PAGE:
‘God, Kings and Commissioners’ was the title given to a one-day conference held recently at the Royal Irish Academy on Dawson Street in Dublin. It was part of the Dublin Festival of History and was sponsored by Dublin City Council.
The aim of the event was to examine the approaches taken to the research and preservation of landscapes and places of faith across Ireland following the disestablishment of the Church of Ireland. The contributors were all academics, archivists and historians but I was privileged to be asked to chair the first part of the conference and contribute some opening remarks on the history of the Church of Ireland through its buildings, records and people, from the perspective of a relatively new bishop.
The session I then chaired included an excellent paper on Church of Ireland records, by examining what has been lost or destroyed over the centuries as well as the nature of the material that has survived.
Another superb paper focused on the Rock of Cashel and its transition from episcopal palace and cathedral to the iconic ruin we all know today.
I found a third paper particularly fascinating, perhaps in part because it was by an historical geographer, and that is a subject I studied and loved when I was at university, but also because I have lived in church owned properties all my life. In this paper the author examined the valuation of the benefices held by the Church of Ireland in 1871 on the eve of disestablishment, before its dismantling and reorganisation under the terms of the Irish Church Act passed two years previously.
At the time the Church of Ireland was one of Ireland’s largest institutional landowners. The clergy resident in their individual parishes enjoyed their rectories and the income from the use and letting of the glebe land in their parish. All this was to change. The ownership of most of this land was transferred to former tenants under the agency of the Commissioners of Church Temporalities. However, under favourable terms, the new Representative Church Body was facilitated in acquiring those glebe houses that were in use, as well as much of the land that had been around those houses. As a result, the built heritage and landscape presence of the Church of Ireland remained largely intact after disestablishment, providing a welcome sense of continuity and stability at a local level during this period of upheaval. In other words, while much of the wealth of the Church of Ireland was redistributed to others, the clergy, church buildings, schoolhouses and other property used by the Church of Ireland remained as before.
The legacy of this is still evident across this Diocese. Splendid old rectories can be seen across the countryside, though many now have new owners. Often the current clergy live in smaller more modern homes no doubt much to their relief when it comes to paying the heating bills. While some schools have been amalgamated or moved to newer premises and some parish halls have been sold, we still have a huge portfolio of historically significant properties. Indeed, many of the churches active in 1871 remain in use in our parishes today.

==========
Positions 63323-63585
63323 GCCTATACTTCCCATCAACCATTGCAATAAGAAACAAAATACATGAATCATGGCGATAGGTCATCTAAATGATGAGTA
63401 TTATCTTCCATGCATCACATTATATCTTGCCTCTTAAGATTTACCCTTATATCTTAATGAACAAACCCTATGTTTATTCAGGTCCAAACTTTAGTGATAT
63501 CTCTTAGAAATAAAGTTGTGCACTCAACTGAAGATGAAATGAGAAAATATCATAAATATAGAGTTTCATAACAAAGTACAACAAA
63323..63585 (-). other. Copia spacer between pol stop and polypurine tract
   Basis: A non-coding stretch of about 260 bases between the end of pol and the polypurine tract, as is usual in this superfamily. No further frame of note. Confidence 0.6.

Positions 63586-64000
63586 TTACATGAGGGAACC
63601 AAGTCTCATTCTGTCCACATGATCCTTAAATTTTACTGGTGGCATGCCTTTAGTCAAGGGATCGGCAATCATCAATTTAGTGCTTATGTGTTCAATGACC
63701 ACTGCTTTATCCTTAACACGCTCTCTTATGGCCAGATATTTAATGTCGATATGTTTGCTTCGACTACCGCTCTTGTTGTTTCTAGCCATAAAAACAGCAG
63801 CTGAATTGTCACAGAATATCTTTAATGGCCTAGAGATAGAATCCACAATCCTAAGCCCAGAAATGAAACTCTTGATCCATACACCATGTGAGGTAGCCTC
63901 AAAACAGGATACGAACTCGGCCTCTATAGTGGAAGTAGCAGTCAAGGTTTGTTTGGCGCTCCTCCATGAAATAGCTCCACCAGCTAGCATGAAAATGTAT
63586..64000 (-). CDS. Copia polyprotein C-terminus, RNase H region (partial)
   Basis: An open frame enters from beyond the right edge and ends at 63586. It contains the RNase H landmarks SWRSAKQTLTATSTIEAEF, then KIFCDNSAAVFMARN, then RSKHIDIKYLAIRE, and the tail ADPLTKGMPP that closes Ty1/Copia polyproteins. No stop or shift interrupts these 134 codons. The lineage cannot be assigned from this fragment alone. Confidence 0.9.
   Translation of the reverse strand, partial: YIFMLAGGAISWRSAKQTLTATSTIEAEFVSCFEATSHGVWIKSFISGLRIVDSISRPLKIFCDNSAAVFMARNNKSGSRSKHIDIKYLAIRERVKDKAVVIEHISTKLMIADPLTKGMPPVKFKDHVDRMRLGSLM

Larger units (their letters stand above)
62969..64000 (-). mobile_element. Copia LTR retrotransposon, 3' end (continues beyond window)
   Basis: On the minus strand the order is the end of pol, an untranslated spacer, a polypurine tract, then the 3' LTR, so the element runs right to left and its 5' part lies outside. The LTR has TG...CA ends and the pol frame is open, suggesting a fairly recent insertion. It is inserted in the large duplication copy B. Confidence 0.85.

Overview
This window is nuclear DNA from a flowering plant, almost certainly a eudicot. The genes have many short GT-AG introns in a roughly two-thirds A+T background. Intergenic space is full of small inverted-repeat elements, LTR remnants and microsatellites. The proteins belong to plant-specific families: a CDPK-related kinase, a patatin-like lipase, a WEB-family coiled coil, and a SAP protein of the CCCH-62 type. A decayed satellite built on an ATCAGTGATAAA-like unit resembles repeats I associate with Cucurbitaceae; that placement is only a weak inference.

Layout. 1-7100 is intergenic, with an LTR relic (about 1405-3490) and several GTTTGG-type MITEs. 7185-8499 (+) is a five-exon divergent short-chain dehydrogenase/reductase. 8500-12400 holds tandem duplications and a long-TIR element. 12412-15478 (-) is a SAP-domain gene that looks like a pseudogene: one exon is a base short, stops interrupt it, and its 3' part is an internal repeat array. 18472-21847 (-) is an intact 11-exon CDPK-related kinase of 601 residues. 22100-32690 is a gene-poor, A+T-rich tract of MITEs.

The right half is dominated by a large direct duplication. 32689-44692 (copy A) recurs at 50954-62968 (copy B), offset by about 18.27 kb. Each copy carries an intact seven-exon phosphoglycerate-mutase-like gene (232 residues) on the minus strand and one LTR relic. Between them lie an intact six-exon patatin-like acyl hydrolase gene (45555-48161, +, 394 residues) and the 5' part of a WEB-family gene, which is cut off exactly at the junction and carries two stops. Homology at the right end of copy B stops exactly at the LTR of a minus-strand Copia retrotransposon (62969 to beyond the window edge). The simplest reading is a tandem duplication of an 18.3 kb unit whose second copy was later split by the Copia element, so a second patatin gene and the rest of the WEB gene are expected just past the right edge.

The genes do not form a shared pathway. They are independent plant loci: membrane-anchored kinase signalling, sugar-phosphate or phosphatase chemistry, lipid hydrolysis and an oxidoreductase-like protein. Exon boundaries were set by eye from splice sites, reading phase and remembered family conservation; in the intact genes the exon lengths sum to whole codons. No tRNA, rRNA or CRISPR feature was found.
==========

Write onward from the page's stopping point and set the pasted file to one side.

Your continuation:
Over the past year, before I visit a parish on a Sunday morning, I often put up a picture of the church or cathedral I will visit on social media. I have heard from some people that they enjoy seeing these pictures. On several occasions recently, I have been to parishes to dedicate memorial gifts or rededicate church buildings following refurbishment and restoration work. I salute all that is being done by parishioners and select vestries to keep many of our churches in good condition, though I don’t underestimate the time and expense involved by so many volunteers in this work.
At the end of the history conference I attended last month, the final paper was by Professor Alan Ford of the University of Nottingham. Its title was From ‘Holding On’ to ‘Letting Go’: The Church of Ireland and its Property.
That of course is the nub of the issue for so many of us at parish, diocesan and central church level. There are no simple answers to this issue, but the responsible stewardship of our heritage requires us to consider this from time to time on a case-by-case basis. Where our church buildings are still the focus of active communities of worshippers, they provide a visible landmark of spirituality and focus for outreach and engagement with the wider community. In such circumstances they should be maintained and I’m glad to note that I see much evidence of this in Cashel, Ferns and Ossory. However, when buildings become a burden rather than a blessing, then creative solutions for their continued use need to be examined.
As the hymn writer Brian Wren reminds us in his hymn ‘In Christ, our humble head,’
‘Our walls of soaring stone,
and tales of old renown,
can send us out and spur us on,
or drag and weigh us down.’
There is much wisdom in knowing the difference.
Yours in Christ,